Two Common Social Media Scams And How To Avoid Them

Jo-Carolyn Goode | 9/30/2015, 11:52 a.m.
Scammers are expanding their use of social media to commit fraud through “card cracking” and “clickjacking” — two of the ...

By Lisa H. Robinson

Scammers are expanding their use of social media to commit fraud through “card cracking” and “clickjacking” — two of the most common forms of social media scams.

Card cracking

In card cracking, scammers recruit participants through social media posts to assist them in committing fraud. Here is how it works:

A scammer posts an offer on social media (usually Facebook, Twitter, or Instagram) about making quick and easy money, and you respond.

The scammer asks you for your debit card and PIN, or username and password, to deposit a check into your account.

In exchange for the information, the scammer promises that you will be allowed to keep a portion of the money deposited.

After receiving your account information, the scammer deposits a fake or stolen check and then immediately withdraws the amount of the deposited funds from your account.

The scammer may go a step further and direct you to report a lost or stolen card to your bank to seek reimbursement for the “stolen funds.”

If you participate in a card cracking scam, you could lose more than just the funds in your account. It is illegal to knowingly deposit bad checks and can result in hefty fines and criminal charges. You could also find it more difficult to open a checking account or credit card in the future since your participation turns you into a co-conspirator.

Clickjacking

In clickjacking, scammers try to trick you into clicking on a malicious link by hiding it under another hyperlink you want to click on. This can result in unknowingly downloading malware or revealing sensitive information.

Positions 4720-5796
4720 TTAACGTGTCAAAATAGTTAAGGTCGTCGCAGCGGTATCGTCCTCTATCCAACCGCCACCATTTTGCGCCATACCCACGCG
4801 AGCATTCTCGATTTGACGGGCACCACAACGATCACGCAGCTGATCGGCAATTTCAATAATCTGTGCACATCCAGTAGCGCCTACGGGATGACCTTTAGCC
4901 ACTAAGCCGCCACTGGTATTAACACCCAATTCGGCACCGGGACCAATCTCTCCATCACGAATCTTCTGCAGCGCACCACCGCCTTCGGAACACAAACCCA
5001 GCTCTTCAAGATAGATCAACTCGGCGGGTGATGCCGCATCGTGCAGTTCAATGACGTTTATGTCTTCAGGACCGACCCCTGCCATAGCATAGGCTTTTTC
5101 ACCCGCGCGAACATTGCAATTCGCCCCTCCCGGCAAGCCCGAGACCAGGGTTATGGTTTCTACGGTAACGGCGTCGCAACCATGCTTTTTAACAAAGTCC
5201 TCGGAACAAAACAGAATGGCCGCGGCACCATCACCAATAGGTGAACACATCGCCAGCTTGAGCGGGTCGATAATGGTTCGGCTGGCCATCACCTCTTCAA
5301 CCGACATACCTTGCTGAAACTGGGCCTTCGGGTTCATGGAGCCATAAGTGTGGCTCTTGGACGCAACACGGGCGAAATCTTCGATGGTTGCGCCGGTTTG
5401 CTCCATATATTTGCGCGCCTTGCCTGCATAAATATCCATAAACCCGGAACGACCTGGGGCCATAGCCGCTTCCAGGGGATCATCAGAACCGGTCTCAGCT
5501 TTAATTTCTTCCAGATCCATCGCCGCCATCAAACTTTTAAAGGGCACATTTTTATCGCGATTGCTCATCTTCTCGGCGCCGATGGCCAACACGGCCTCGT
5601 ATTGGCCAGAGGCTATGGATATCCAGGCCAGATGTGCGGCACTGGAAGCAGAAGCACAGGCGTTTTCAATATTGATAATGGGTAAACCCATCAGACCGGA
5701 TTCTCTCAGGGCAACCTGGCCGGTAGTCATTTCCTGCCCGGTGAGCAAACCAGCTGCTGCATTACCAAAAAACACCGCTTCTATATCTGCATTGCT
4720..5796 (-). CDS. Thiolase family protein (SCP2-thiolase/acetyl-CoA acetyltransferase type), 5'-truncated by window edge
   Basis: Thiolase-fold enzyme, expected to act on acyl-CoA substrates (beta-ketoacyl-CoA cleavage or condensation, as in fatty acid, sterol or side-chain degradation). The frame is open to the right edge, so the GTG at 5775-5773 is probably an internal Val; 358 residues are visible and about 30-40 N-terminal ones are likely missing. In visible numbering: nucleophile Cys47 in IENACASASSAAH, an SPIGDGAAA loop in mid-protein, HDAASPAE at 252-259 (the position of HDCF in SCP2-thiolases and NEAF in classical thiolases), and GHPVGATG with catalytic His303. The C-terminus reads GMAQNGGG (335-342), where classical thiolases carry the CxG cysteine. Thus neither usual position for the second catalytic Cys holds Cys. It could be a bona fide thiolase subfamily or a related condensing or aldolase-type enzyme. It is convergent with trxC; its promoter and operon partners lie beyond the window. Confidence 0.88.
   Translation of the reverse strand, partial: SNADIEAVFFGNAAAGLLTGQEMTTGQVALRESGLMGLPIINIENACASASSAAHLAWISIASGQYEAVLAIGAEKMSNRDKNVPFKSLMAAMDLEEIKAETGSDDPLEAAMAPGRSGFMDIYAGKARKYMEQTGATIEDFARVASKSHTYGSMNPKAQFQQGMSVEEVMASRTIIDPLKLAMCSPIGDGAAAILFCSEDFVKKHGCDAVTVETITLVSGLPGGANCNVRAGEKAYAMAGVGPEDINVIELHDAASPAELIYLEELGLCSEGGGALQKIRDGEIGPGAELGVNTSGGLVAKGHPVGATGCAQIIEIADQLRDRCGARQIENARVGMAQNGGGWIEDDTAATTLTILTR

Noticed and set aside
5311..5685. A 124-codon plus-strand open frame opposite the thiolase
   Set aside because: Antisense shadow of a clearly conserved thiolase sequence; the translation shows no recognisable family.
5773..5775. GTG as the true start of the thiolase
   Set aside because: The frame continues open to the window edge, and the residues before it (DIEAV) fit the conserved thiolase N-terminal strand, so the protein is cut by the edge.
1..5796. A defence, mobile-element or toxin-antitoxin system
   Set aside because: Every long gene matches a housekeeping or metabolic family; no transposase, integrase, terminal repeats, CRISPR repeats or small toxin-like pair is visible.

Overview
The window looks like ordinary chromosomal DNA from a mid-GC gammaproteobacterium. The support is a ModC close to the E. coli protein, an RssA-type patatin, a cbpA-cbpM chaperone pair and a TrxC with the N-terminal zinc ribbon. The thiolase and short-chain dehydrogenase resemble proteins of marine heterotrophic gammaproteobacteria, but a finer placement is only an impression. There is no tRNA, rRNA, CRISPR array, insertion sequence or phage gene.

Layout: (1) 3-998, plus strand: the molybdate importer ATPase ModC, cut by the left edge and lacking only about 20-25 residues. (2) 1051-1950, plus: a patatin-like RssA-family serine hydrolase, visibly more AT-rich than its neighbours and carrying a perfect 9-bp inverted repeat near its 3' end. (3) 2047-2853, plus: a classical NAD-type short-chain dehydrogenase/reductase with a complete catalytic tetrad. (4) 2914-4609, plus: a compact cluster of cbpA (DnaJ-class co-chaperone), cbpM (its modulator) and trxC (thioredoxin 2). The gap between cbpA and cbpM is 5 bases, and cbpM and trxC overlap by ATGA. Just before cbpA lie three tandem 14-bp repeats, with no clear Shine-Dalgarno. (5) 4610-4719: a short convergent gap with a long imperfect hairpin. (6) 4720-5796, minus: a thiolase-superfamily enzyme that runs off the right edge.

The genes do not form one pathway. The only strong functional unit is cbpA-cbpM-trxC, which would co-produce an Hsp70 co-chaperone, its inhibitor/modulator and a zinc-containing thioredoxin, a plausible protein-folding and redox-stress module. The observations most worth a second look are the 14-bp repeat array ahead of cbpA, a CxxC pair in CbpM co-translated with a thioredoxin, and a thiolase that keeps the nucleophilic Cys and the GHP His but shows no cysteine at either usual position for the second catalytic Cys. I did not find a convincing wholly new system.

For example, scammers may claim to be from a legitimate business, offering a coupon or special deal. Here is how this scam works:

You click on a seemingly harmless link on social media.

The link directs you to a survey page asking for personal or account information.

You complete the survey, not realizing sensitive information is being shared with the scammer.

If you fall for a clickjacking scam, you may disclose sensitive information that could put you at risk for fraud or identity theft.

How to avoid being scammed on social media

Do not respond to online solicitations from people you do not know.

Never share your account information with others.

If you see a suspicious post, report it to the social media site. Suspicious posts may include:

Unrealistic promises. If it seems too good to be true, it usually is.

Requests for account information. Scammers usually ask for information that a bank would not request through social media.

A limited-time offer or urgent response required. Scammers want to motivate you to act fast so that you do not hesitate in providing the information requested.

If you notice suspicious activity or unauthorized transactions on your Wells Fargo account, or have reason to believe your account has been compromised, contact us immediately at 800-869-3557. To report a suspicious email, text, or phone call that claims to be from Wells Fargo, follow these instructions.

For more information, visit blogs.wellsfargo.com